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When will my Social Security Disability Insurance (SSDI) benefits end?

Many Social Security Disability Insurance (SSDI) claimants are concerned that they may, at some point in the future, lose their SSDI benefits. Most claimants who remain severely disabled and unable to work do not have to worry about the Social Security Administration terminating their benefits, but the SSA can stop a claimant’s benefits for a variety of reasons which we will review below.

Terminating Social Security Disability Insurance (SSDI)



The Social Security Administration can stop your Social Security Disability Insurance (SSDI) benefits for the following reasons:

• The SSA determines the claimant is not disabled after a Continuing Disability Review (CDR)

According to Section 221(i) of the Social Security Act, Social Security Disability
claimants may expect a review of their Social Security Disability benefits at least every 3 years unless the Social Security Administration has determined a claimant’s disability is permanent. Permanent disability claims may also be reviewed when the SSA determines it is appropriate. A Review of a Social Security Disability claimant’s case is called a Continuing Disability Review or CDR.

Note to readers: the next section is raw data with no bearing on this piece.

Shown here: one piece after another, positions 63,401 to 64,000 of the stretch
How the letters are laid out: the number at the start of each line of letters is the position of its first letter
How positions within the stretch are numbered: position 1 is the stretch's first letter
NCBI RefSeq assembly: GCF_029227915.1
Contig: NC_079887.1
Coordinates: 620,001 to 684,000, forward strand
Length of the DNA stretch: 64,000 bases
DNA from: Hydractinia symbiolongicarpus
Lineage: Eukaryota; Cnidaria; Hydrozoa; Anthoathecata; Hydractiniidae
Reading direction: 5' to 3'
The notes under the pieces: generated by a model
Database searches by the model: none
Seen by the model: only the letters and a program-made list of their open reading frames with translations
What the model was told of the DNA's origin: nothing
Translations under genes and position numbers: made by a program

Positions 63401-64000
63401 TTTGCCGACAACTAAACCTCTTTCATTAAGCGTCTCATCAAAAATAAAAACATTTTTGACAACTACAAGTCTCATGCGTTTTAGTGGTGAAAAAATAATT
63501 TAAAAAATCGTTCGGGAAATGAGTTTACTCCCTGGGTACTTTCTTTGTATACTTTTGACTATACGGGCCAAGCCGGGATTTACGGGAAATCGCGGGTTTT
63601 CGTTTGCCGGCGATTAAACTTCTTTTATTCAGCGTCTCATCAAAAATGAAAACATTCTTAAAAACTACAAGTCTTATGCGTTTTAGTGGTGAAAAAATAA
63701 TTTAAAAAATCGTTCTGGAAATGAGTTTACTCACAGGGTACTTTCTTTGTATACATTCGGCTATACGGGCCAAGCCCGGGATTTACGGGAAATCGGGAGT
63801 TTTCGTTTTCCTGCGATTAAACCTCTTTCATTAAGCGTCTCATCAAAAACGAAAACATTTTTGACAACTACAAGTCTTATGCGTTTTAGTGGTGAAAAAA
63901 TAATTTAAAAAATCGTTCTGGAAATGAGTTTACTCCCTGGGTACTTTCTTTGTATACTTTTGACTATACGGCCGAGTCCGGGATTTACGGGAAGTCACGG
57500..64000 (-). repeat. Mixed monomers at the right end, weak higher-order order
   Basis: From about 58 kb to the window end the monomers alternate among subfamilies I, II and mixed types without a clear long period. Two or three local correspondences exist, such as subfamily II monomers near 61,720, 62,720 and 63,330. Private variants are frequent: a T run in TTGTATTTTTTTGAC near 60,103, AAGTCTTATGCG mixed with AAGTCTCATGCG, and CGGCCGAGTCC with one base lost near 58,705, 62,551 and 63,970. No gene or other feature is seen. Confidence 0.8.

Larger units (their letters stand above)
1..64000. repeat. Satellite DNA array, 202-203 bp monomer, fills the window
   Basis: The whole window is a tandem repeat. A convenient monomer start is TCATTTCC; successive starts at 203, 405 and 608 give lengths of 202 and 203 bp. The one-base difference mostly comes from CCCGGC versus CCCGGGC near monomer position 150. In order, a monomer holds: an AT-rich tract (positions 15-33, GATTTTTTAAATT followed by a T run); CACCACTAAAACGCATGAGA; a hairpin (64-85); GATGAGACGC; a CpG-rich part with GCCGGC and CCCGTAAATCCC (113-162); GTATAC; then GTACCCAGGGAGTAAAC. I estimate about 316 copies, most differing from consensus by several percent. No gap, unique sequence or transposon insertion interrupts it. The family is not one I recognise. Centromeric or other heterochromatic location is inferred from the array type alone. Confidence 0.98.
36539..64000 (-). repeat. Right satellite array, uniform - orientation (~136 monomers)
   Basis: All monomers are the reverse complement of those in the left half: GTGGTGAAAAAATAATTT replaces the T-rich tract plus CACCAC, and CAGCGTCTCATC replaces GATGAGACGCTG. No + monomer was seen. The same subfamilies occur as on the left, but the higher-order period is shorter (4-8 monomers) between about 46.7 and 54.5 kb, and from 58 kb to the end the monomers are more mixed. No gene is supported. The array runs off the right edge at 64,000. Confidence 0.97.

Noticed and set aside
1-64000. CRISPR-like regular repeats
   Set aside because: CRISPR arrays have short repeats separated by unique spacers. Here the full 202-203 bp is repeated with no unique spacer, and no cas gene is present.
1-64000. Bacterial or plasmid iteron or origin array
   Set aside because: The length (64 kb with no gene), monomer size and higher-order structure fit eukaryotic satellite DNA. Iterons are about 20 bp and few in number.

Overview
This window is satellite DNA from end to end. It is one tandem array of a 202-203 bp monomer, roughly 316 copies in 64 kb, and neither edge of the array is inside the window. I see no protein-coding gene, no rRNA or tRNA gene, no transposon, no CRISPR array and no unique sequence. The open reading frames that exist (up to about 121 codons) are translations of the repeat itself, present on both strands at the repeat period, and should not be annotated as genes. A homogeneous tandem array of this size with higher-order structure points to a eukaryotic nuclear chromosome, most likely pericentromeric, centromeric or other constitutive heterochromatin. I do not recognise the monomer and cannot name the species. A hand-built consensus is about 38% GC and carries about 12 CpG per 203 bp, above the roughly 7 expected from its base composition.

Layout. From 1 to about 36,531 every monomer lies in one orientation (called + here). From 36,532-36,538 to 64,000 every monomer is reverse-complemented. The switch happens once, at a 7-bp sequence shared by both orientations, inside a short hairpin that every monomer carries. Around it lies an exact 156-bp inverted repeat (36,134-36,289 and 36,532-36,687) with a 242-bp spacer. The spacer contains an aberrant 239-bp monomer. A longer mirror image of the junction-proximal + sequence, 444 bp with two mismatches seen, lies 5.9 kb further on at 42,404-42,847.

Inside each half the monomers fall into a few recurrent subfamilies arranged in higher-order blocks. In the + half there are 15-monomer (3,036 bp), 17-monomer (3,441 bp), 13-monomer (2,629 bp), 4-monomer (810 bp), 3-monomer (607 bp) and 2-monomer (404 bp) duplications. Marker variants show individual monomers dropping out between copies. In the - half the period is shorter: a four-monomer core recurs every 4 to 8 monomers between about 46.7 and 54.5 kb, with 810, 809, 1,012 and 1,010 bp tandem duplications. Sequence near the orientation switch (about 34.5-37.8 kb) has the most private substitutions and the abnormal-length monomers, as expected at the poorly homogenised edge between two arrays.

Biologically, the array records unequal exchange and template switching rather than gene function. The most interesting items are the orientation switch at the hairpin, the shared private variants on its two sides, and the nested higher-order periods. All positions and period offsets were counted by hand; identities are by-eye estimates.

If the SSA determines, after the CDR, that the claimant is no longer disabled and they can return to work, SSDI benefits will be terminated.

• The Social Security Disability Insurance claimant returns to work.

The Social Security Administration defines “substantial gainful activity” as doing any type of mental or physical activity which is “substantial”. Non-blind claimants who are performing work and making a gross income of $1,000 per month or more or blind claimants who are making $1,640 per month or more can have their benefits terminated.

Keep in mind, the SSA does have several back to work programs which allows SSDI claimants to attempt to return to the work force. These programs have very specific work requirements, but they may allow the claimant to attempt work for several months while they continue to receive Medicare and their SSDI monthly benefit.

Claimants should contact the SSA if they want to go back to work. Failure to comply with the work program requirements may result in termination of Social Security Disability Insurance (SSDI) benefits.

• The claimant reaches their full retirement age.

If a disabled claimant, who is receiving SSDI, reaches their full retirement age, the SSDI claim is automatically converted to a Social Security retirement claim. The amount of the SSDI benefit does not change. Disability claimants cannot receive both SSDI and Social Security retirement benefits at the same time.

So do most Social Security Disability Insurance claimants need to worry about the SSA terminating their benefits? No, if you continue to get proper medical care and follow your doctor’s instructions and you continue to be unable to return to work, you should not have to be too concerned about the Social Security Administration terminating your SSDI benefits.

Hiring a Social Security Disability Lawyer



If you would like a Social Security Disability attorney to review your disability claim, fill out the FREE evaluation form and a disability advocate will call you to review your claim or you can call our office at 1-800-641-3759 to talk to someone now.